With so many people training to be therapists, are there enough clients to go around?
I hear a lot about the difficulty therapists have attracting clients, especially at the start of their journey into private practice.
After investing large amounts of time, money and effort into something you feel so passionate about, you discover there are very few salaried positions, so if you want to be a therapist you have to start your own private practice. <gulp>
So you decorate the spare room, have some business cards made and put an advert in online directories.
But the phone doesn’t ring, and you start to feel demoralised.
But I say there's no better time to be a therapist. And before you send me hate mail, take a read why...
I hear a lot about the myth of the saturated market and for a while I totally bought into it.
I’d bemoan the squillions of training providers for training up new therapists when clearly there weren’t enough jobs or private clients to go around.
I’d grumpily blame the BACP (a membership body in the UK) for not doing something about it and even start feeling threatened when I saw new names popping up in my area.
I live 6 miles from Lincoln, my closest city, so I’d blame all the new therapists that are closer to Lincoln for pushing my details on to page 2 on online directories and therefore stealing my clients.
Does that make me sound really awful? LOL yes, of course it does, but d'ya know what? I bet I’m not the only person to feel that way.
But the truth is, there's never been a better time to be a therapist and here's why.
Mental Health Campaigns
There are many organisations moving heaven and earth to remove the stigma around mental health issues and make both talking to friends and family and accessing help easier.
Here in the UK we have:
- The Campaign Against Living Misarably (CALM) which is about preventing male suicide
- Time To Change who campaign to put an end to mental health discrimination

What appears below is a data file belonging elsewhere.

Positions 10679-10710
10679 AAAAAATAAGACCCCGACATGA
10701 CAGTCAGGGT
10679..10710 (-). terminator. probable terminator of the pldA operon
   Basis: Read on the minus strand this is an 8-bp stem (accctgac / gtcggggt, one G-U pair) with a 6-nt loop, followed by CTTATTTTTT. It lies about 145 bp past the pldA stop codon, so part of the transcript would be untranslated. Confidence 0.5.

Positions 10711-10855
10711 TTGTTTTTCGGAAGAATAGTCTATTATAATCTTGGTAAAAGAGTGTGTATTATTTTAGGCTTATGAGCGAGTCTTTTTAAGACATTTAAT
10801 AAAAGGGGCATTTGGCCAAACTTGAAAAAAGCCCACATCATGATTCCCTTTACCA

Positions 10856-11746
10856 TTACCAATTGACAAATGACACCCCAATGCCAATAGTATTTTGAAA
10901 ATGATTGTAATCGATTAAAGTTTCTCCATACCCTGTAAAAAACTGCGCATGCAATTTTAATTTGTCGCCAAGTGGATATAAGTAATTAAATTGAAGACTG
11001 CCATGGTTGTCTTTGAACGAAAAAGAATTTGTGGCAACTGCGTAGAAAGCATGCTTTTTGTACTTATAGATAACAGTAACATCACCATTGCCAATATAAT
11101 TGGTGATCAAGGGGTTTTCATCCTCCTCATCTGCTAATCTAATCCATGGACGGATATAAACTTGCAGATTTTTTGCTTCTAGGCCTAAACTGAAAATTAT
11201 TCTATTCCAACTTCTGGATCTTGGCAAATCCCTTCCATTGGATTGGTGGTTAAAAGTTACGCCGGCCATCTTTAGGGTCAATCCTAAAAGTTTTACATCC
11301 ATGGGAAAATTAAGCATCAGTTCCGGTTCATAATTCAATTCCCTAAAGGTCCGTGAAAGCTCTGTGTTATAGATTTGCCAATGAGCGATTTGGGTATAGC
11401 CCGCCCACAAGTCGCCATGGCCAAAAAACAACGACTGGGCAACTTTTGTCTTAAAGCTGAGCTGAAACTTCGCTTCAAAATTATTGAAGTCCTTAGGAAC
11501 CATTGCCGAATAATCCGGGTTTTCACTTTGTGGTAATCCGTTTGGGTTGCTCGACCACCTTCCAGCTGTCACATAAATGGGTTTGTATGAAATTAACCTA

- Mental Health Foundation, raising awareness of mental health issues
- Rethink Mental Illness: 'Our goal is a better life for everyone affected by mental illness'.
- Mind, who say 'We won't give up until everyone experiencing a mental health problem gets support and respect'.
- Sane working to end the stigma of mental health issues
There will be similar all over the world.
These are just the ones that immediately came to mind, there are hundreds of smaller organisations dedicated to raising awareness of mental health issues and actively campaigning to reduce stigma with the aim of ending the shame around these issues and making it easier to access help.
There’s a long way to go yet, but the work being done is simply amazing.
In 2015 Time To Change said 'latest survey shows public are less likely to discriminate against people with mental health problems'
What that means for therapists is people are more likely to seek out help.
Watch any show on TV, and you’ll see that people are often directed to get help. Jeez, even Jeremy Kyle has his own dedicated on show counsellor (or he did till the scandal).
Going to counselling is no longer seen as something for the crazy, weak or self indulgent, it's seen as a way to get help. It's being normalised.
And of course, I don't need to tell you that we don’t just work with people struggling with mental health issues. We also work with loss of direction, bereavement, eating disorders, relationship issues, communication, trauma and PTSD, self esteem etc etc.